How Secondary Dominants Can Make Your Chord Progressions Less Boring

piano and sheet music

piano and sheet music

+ Bridge the worlds of theory, improvisation, and jazzy hip-hop, and improve your piano chops with Grammy-winner Kiefer in his course, Kiefer: Keys, Chords, & Beats.

Diatonic harmony is boring. Random dissonance is boring too. How do you make your music less predictable, but in a logical-sounding way (especially if you want your harmony to sound “jazzy”)?

One reliable technique is to use secondary dominants. The idea is to treat each chord in a key as the temporary center of its own key, and precede it with its own V7 chord. This diagram shows all twelve possible key centers on the inner ring, and each one’s V7 chord on the outer ring:

circle of fifths

The idea here is that if you pick any dominant chord on the outer ring, it will sound good to resolve it to its neighbor on the inner ring.

Here’s how to use secondary dominants.

First, write a chord progression that’s entirely diatonic to some key. In C major, that means you should choose from C, Dm, Em, F, G, Am, and Bdim (that last one is rare outside classical music). For example, you might write C, Am, Dm, G. This is pleasant and uninteresting.

But now, think of each chord as a key center, and insert each key center’s V7 chord, like so: C, E7, Am, A7, Dm, D7, G. Much better!

Oh and if you’re looking to move beyond cliché chord patterns in general by understanding how to apply more complex harmonic concepts to your music, you should definitely check out Soundfly’s online course, The Creative Power of Advanced Harmony.

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So, why does this sound so good?

The boring progression is comprised entirely of notes from within the C major scale. These notes all work together, but they are overly familiar, and they don’t have much potential for surprise or drama. But now look at the secondary dominants, the chords in red. Each one contains a note from outside the key of C. In E7, it’s G-sharp; in A7, it’s C-sharp; and in D7, it’s F-sharp.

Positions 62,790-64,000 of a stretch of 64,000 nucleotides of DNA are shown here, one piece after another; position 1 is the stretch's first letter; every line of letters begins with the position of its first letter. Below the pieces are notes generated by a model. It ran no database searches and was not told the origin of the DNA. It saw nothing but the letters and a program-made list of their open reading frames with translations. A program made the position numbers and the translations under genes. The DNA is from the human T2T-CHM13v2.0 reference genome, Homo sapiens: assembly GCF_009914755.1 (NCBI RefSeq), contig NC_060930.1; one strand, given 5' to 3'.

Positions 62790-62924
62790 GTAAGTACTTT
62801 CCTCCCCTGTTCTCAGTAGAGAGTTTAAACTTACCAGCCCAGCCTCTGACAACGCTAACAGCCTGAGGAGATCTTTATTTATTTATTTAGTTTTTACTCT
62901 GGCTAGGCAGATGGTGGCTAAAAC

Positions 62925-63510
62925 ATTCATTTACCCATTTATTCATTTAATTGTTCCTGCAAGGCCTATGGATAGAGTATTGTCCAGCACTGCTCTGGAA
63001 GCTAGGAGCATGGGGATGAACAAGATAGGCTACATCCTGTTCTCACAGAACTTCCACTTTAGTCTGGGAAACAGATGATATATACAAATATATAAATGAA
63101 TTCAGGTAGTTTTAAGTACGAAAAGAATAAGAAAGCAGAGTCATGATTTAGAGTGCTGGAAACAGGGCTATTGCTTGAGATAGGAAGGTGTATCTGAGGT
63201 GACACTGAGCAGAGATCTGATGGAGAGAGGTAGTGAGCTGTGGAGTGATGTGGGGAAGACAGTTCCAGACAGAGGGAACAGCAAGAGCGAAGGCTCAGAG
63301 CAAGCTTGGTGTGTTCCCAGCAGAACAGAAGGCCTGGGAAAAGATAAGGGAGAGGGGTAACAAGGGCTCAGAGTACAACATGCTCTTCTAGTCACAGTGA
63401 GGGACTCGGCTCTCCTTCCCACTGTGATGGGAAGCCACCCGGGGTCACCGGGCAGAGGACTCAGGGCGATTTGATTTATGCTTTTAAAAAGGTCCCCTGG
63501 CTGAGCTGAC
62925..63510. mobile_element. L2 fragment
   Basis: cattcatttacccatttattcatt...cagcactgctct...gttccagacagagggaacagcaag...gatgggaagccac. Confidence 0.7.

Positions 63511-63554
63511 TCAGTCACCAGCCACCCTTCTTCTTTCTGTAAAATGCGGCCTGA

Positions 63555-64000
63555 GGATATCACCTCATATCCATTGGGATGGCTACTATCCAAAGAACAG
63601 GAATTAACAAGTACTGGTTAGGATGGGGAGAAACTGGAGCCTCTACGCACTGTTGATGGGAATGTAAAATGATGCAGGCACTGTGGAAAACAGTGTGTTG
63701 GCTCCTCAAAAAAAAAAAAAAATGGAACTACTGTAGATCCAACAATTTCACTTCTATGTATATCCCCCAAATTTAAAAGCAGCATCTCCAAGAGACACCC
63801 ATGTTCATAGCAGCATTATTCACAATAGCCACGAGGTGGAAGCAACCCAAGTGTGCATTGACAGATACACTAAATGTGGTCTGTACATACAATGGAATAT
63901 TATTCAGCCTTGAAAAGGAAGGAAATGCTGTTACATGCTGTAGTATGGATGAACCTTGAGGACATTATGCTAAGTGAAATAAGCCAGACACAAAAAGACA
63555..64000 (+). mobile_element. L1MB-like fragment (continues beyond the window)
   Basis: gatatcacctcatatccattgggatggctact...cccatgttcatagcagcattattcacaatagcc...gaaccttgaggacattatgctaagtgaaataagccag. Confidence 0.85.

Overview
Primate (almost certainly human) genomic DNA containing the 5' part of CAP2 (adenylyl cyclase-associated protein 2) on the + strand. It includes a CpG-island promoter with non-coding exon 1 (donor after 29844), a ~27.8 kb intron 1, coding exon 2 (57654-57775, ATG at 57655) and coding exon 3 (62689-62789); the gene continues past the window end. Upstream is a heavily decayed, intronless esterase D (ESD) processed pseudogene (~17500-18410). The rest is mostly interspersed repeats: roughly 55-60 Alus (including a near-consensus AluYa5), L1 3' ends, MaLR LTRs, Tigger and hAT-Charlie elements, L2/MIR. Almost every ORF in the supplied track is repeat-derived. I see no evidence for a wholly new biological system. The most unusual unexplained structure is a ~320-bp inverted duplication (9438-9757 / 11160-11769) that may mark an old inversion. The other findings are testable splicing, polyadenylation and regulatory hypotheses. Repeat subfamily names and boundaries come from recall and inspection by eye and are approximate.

In each case, the outside note is the third of the secondary dominant chord, and is also the leading tone of the target key. Each of these notes is quite dissonant out of context, but they retroactively make sense when you hear them resolve up a half step to the root of the temporary key.

You can also use secondary dominants for chords that are outside the key, and this is where the real fun begins.

The diagram below shows some possibilities for doing this. The green and blue chords are native to C major, the brown chords are commonly used ones borrowed from the parallel key of C minor, and the grey chords are more rarely used. The outer ring shows the dominant chord for each inner chord.

circle of fifthsThe inner ring chords will all sound good more or less in any order and any combination. You can precede any inner-ring chord with its corresponding outer-ring chord. This should give you enough dissonance to keep things interesting without having your harmony completely descend into chaos.

I have barely scratched the surface of the possibilities of secondary dominants. To really explore this concept fully, you’ll need to consult a good theory text. I recommend The Jazz Theory Book by Mark Levine. But this post should be enough to get you started.

Above all, trust your ears and have fun.

Don’t stop here!

Keep learning about theory and harmony, composing and arranging, songwriting, and more, with Soundfly’s in-depth online courses. Subscribe for access to all, including The Creative Power of Advanced HarmonyOrchestration for Stringsand our exciting new course with Grammy-winning pianist and producer, Kiefer: Keys, Chords, & Beats.

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